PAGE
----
Megyn Kelly did not host her NBC show Thursday and appears unlikely to return to mornings, according to multiple reports indicating she’s moved into negotiations for an exit deal.
Her sudden disappearance comes just two days after she pondered on the air why everyone was making such a big deal about blackface, prompting a cascade of public criticism from her co-workers and boss.
“What is racist?” Kelly asked of the racist act of darkening a white person’s skin to appear black. “When I was a kid, that was OK, as long you were dressing up as, like, a character.”
Kelly continued to defend the institution of blackface by pointing to the experiences of Luann de Lesseps, a cast member of “The Real Housewives of New York” who was criticized after darkening her skin to dress up as Diana Ross.
“She dressed as Diana Ross, and she made her skin look darker than it really is,” Kelly said in a tone that suggested she believes this is a perfectly normal thing for a person to do. “And people said that that was racist! And I don’t know, I felt like, ‘Who doesn’t love Diana Ross?’ She wants to look like Diana Ross for one day. I don’t know how, like, that got racist on Halloween.”
Kelly’s comments prompted an immediate backlash, punctuated with critical remarks from Today Show coworkers like Al Roker and Craig Melvin, and NBC News chairman Andy Lack. Kelly later apologized in a company-wide internal email to NBC staff, and then again on the air, the following day.
“I want to begin with two words, I'm sorry,” she began. “The country feels so divided and I have no wish to add to that pain and offense. I believe this is a time for more understanding, more love, more sensitivity and honor.”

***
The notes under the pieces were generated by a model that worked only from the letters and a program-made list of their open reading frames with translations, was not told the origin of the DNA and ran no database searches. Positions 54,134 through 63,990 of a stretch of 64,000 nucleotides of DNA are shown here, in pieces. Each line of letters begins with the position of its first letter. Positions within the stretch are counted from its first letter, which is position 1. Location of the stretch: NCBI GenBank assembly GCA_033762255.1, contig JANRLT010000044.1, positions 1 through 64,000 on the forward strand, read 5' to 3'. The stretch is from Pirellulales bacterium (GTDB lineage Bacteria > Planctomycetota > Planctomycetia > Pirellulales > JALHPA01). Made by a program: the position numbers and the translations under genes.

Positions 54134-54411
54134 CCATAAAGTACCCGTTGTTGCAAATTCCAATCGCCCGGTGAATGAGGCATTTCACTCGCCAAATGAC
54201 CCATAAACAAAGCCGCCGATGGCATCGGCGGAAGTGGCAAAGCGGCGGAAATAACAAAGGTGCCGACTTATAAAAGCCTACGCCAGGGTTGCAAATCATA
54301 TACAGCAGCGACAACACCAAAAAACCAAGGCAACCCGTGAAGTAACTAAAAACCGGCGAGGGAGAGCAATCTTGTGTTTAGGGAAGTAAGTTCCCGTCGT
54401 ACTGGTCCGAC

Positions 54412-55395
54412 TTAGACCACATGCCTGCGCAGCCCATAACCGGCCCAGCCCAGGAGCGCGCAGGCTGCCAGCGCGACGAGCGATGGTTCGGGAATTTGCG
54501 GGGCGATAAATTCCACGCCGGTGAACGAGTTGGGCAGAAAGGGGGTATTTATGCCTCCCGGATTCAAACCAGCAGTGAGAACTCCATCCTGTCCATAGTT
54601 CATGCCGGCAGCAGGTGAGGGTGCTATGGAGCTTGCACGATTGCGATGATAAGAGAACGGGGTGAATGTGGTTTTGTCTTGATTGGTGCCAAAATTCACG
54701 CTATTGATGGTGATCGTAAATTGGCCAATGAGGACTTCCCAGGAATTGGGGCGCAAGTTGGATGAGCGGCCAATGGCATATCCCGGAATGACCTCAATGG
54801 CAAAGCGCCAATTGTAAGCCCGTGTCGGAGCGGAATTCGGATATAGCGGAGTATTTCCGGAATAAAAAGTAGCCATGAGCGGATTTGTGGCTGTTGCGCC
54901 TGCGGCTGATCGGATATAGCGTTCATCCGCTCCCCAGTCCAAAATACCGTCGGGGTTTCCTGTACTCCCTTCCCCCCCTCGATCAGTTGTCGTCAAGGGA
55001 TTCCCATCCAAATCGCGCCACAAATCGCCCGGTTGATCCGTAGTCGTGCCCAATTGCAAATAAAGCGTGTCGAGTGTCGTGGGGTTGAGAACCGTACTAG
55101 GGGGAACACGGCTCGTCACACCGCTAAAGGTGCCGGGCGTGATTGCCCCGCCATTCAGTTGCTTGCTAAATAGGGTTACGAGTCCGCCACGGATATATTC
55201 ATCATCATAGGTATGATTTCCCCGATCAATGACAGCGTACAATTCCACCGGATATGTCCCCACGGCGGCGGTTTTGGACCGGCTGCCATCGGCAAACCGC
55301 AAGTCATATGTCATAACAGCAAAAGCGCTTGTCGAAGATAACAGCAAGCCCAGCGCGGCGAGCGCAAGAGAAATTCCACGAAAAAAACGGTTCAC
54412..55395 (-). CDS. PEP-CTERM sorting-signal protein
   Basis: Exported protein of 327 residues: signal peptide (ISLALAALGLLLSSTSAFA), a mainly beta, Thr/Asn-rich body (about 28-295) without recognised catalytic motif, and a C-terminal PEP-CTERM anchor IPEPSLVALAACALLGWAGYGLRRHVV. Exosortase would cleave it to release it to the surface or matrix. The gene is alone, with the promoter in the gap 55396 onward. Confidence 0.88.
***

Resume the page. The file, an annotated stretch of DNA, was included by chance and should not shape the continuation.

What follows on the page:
“Thank you for listening and for helping me listen too,” Kelly said to a standing ovation from the studio audience.
Al Roker, who once had better ratings with a far smaller salary in the 9 a.m. slot that Kelly now occupies, said that her apology didn’t go far enough.
“The fact is, she owes a bigger apology to folks of color around the county,” he said. “This is a history, going back to the 1830s [with] minstrel shows. To demean and denigrate a race wasn’t right. I’m old enough to have lived through Amos ‘n’ Andy where you had white people in blackface playing two black characters just magnifying the stereotypes about black people. And that’s what the big problem is.”
It's not clear what Kelly's role with NBC will b
Adding to the drama, Kelly left her talent agency CAA this week and reportedly planned to sign with UTA, who had previously recommended her. However, UTA, according to Deadline, lost interest in the wake of her comments.
NBC did not immediately respond to VICE News’ request for comment.
Cover image: MEGYN KELLY TODAY -- Pictured: Melissa Rivers, Jacob Soboroff, Jenna Bush Hager and Megyn Kelly on Tuesday, October 23, 2018 -- (Photo by: Nathan Congleton/NBC/NBCU Photo Bank via Getty Images)